Shhhhhhh…

h1 April 22nd, 2010 by jules


“Pretending you’re invisible quiet / Lollipop quiet”
(Click to enlarge spread.)

It’s hard to say why a book about the wildly different types of quiet that fill a child’s day is so hysterical to me and why it’s one of my favorite picture books I’ve seen all year. And that’s because it’s really the subtlety in both the writing and illustrations that gets me. And expert, comedically-timed subtlety is hard to describe to another.

But let me back up a bit first and tell you what I’m talking about. I’m talking about Deborah Underwood’s The Quiet Book (released this month by Houghton Mifflin), illustrated by Canadian Renata Liwska and pictured here. Do you like how they’re being so quiet that they even have to whisper the author’s and illustrator’s name on the back cover (pictured at the bottom of this post)? And the book is exactly what I described above: A catalog of the many types of quiet in a wee one’s day, which Kirkus has described as “soothing and layered,” Booklist adding,
“{t}he most moving scenes leave space for imagining.” We all might expect “Sleeping sister quiet” and “Hide-and-seek quiet,” but it’s when Underwood and Liwska surprise us with something like this…

…that you might have heard me hooting from Tennessee. I’m sorry: That look on his face. Very funny. This is a quiet to which folks—and wood creatures—of all ages can appreciate. And did you really take a look at the spread opening this post? That’s probably my favorite, and it really resonated with my own two wee kids, who have tremendous needle-fears, as …well, all kids do. And all the creatively-placed bandages on the creatures on the right side of the spread? Again, funny stuff.

What Underwood has managed to do in this title, which is stuffed with charm and humor and good cheer, is really tap into the emotions of children. There’s some misbehaving, followed by remorse (“Thinking of a good reason you were drawing on the wall quiet”); some awkwardness and humiliation (“Others telling secrets quiet”); some ungainliness (“Jelly side down quiet,” as a distraught rabbit realizes he’s lost his only chance at his piece of toast); some hushed contemplation (“Don’t scare the robin quiet” and “Best friends don’t need to talk quiet”); and much more. I mean, really: The first spread in this post tells you everything you need to know about Underwood’s understanding of children. Don’t you know that lollipop at the doc’s makes it ALL BETTER? And, yes, there’s always a sort of hushed reverence and holiness swirling around the consumption of said lollipop. Especially after one’s skin has so impertinently been punctured with something so sharp.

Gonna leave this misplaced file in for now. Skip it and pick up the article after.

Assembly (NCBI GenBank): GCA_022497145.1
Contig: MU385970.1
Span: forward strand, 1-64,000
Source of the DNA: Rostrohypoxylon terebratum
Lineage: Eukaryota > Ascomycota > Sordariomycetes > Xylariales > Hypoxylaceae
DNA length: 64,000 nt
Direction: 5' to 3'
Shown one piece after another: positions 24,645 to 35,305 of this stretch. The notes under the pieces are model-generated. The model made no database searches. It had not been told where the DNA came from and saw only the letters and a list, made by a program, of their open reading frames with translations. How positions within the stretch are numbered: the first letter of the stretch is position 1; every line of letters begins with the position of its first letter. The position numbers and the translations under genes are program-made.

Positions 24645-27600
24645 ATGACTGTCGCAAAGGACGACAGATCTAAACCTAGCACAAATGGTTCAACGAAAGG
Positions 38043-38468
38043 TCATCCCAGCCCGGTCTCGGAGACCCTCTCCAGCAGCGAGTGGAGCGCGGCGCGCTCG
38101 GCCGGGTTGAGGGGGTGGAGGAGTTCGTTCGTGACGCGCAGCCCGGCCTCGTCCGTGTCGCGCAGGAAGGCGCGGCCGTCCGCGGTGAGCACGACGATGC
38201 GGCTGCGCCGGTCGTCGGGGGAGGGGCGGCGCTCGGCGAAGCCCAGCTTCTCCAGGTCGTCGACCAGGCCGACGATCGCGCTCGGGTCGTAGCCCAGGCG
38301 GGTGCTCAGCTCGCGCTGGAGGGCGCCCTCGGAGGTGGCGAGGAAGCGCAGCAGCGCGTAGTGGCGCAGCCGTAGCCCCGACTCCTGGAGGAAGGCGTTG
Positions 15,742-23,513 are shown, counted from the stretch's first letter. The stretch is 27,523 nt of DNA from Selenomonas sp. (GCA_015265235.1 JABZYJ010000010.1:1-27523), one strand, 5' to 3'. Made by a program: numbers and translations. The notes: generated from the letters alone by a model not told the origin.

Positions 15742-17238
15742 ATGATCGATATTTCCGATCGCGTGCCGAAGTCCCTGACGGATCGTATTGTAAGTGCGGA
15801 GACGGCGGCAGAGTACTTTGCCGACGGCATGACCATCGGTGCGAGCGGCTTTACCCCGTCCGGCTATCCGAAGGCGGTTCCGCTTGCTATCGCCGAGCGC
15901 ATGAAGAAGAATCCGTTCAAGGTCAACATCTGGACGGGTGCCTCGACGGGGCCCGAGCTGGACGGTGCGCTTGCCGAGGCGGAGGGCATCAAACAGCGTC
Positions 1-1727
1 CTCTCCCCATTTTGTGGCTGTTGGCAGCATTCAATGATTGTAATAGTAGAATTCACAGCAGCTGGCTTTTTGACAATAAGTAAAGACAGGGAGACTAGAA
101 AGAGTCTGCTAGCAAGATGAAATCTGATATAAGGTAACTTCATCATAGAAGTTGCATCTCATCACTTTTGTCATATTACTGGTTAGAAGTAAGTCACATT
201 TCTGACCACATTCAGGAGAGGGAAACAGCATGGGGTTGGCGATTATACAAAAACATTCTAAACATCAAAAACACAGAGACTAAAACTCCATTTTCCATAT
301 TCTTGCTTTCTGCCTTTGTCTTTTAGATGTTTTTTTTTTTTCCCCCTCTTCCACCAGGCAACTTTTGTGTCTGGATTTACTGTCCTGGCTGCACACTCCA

Speaking of hushing, I’m going to do that now and just let you take in some more art from the book. Enjoy. But be quiet about it already. …Oh, and a little birdy told me there may be The Loud Book coming one day to a bookstore or library near you. This I look forward to. Underwood and Liwska make magic when they team up. (And—speaking of their magical powers of subtlety, as I did earlier—check out the background goings-on in the “Trying not to hiccup quiet” spread, pictured below.)


“Too many bubbles quiet / Story time quiet”
(Click to enlarge spread.)


Book’s full dustjacket; Click to enlarge.


What You’ll See If You Bother to Lift Up the Dustjacket; Click to enlarge.

* * * * * * *

THE QUIET BOOK. Copyright © 2010 by Deborah Underwood. Illustration copyright © 2010 by Renata Liwska. Published by Houghton Mifflin, Boston, Mass. All rights reserved.

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21 comments to “Shhhhhhh…

  1. This book looks like the perfect meld of words and art. Love it!
    I’m curious — I’ve heard that when you submit a picture book manuscript, you just submit the words, without descriptions of the illustrations. But with Ms. Underwood’s “pretending you’re invisible quiet,” I would think that she would need to say what she had in mind or it would sound like playing hide and seek. Are you allowed to describe your illustrations sometimes?


  2. I’d read reviews of this book that intrigued me, and the pictures you show make me see why people are loving this book. I need it!